WOMAN OF WORDS
Wellington Sculpture Trust;
Wellington City Council,
and The Katherine Mansfield Society.
Lambton Quay, Wellington. 2011-2013.
The brief from Wellington Sculpture Trust required the sculpture celebrate the life and literary heritage of Katherine Mansfield.
I decided to make an exception to my 30 year sculpture practice and proposed a figurative Artwork, a powerful warrior figure, wrapped in a close fitting garment of quotations.
Woman of Words is entirely created from words and phrases selected from Katherine Mansfield's short stories, diaries and journals to present information about the writer, the woman and her New Zealand childhood.
A major challenge was to create soft curving folds of fabric from stainless steel sheet, with lines of laser cut quotations arranged by content to accentuate the shape and movement of the sculpture, enhance the form and allude to contours of the land of which Katherine Mansfield wrote extensively.
The sculpture is positioned head turned and looking back along Lambton Quay, the former shoreline of Wellington's Harbour, referring to Mansfield's intense reflection on past events.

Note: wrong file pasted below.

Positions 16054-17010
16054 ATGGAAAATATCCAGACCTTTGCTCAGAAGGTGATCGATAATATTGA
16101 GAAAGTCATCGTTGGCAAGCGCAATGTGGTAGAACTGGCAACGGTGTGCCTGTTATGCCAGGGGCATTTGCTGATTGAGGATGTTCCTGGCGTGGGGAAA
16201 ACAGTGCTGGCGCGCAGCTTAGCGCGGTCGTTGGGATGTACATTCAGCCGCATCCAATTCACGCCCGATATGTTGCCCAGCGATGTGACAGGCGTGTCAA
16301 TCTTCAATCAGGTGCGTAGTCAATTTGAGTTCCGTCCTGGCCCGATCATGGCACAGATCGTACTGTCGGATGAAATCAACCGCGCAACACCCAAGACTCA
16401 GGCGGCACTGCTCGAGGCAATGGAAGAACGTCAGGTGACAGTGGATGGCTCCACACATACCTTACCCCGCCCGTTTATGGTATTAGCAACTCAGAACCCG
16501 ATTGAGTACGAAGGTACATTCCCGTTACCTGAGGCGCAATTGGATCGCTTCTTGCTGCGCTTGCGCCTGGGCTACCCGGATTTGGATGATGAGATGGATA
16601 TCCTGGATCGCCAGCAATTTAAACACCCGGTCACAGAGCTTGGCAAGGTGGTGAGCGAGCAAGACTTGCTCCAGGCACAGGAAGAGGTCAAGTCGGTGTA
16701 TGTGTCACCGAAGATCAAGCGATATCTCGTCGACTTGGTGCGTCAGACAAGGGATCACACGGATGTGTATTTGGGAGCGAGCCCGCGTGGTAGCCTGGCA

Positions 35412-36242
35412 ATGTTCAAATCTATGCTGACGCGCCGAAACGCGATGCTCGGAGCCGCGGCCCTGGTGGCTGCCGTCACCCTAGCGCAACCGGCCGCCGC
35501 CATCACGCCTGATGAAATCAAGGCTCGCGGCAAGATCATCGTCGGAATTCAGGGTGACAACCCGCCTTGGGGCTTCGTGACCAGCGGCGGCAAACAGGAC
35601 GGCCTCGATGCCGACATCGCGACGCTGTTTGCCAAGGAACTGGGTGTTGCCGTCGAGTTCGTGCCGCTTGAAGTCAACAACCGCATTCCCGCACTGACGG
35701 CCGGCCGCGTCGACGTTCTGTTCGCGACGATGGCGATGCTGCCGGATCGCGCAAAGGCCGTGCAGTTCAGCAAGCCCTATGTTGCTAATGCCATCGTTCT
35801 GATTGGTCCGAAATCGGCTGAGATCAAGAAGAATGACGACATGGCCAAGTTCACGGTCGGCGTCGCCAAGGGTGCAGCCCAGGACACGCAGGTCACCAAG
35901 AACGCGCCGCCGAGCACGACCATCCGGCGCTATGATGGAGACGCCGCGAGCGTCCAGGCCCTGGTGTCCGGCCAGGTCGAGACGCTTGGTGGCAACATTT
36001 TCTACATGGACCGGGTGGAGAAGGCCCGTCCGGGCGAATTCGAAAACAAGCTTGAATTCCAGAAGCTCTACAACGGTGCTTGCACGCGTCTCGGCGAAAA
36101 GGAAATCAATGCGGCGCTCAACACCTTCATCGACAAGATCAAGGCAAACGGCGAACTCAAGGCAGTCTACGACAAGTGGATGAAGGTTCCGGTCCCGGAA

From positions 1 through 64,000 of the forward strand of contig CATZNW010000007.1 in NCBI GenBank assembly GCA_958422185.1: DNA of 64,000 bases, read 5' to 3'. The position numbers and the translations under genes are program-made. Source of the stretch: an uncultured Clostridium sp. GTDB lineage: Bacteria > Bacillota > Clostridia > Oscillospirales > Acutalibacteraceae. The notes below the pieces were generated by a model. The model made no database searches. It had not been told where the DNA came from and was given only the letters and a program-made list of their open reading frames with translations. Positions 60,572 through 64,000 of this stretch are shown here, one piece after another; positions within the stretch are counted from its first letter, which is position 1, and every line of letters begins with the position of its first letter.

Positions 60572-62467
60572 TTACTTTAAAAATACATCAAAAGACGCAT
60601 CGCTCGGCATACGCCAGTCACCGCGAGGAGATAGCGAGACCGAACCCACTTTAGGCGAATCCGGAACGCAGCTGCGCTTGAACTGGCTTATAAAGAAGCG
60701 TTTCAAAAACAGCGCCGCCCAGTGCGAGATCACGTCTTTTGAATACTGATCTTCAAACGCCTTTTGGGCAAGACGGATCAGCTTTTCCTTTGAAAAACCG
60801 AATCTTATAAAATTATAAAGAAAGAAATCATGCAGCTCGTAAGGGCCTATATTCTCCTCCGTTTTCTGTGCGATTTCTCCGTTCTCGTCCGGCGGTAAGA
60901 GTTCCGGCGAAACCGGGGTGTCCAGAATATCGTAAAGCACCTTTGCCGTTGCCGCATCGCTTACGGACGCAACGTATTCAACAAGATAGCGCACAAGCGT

The right arm outstretched to offer lines of words including 'this is not a letter but my arms about you for a brief moment; the sleeve lengths refers to 'The Dressmaker' and the wish expressed for 'romantic rather long, pointed sleeves'. Mansfield's bobbed hairstyle is created from narrow laser cut shopping lists found in her 1922 journal.
Elegant musicians' hands reference Mansfield's early years as a cellist. The face/ mask refers to her letter to Sylvia Payne:
'Don't lower your mask unless you have another mask prepared beneath, as terrible as you like- but a mask.'
When I carved the Plaster of Paris hands for the Woman of Words Sculpture, I thought about Katherine Mansfield’s connection with music and the exotic.
Initially I had met and stayed with Jon and Judy Craig in Wellington where I photographed Judy Craig’s beautiful musician’s hands. Judy passed before I had completed carving the hands for the sculpture.
The second pair of exotic hands belonged to Omarah Hafeez, whom I’d met by chance. Happily Omarah agreed to having her hands photographed for this artwork.
I felt Katherine Mansfield would have appreciated these connections and chance meetings.’
Nathalia Lusardi from Argentina modelled for the mask/face of Woman of Words.
The sculpture becomes a lantern of words at night; lit from within the words read in silhouette.
Dimensions: Height 3400mm x Width 1200mm.
Materials: 2.5mm Marine Grade 316 Stainless Steel. Hands and Mask were cast (using recycled 316 stainless steel drop-outs).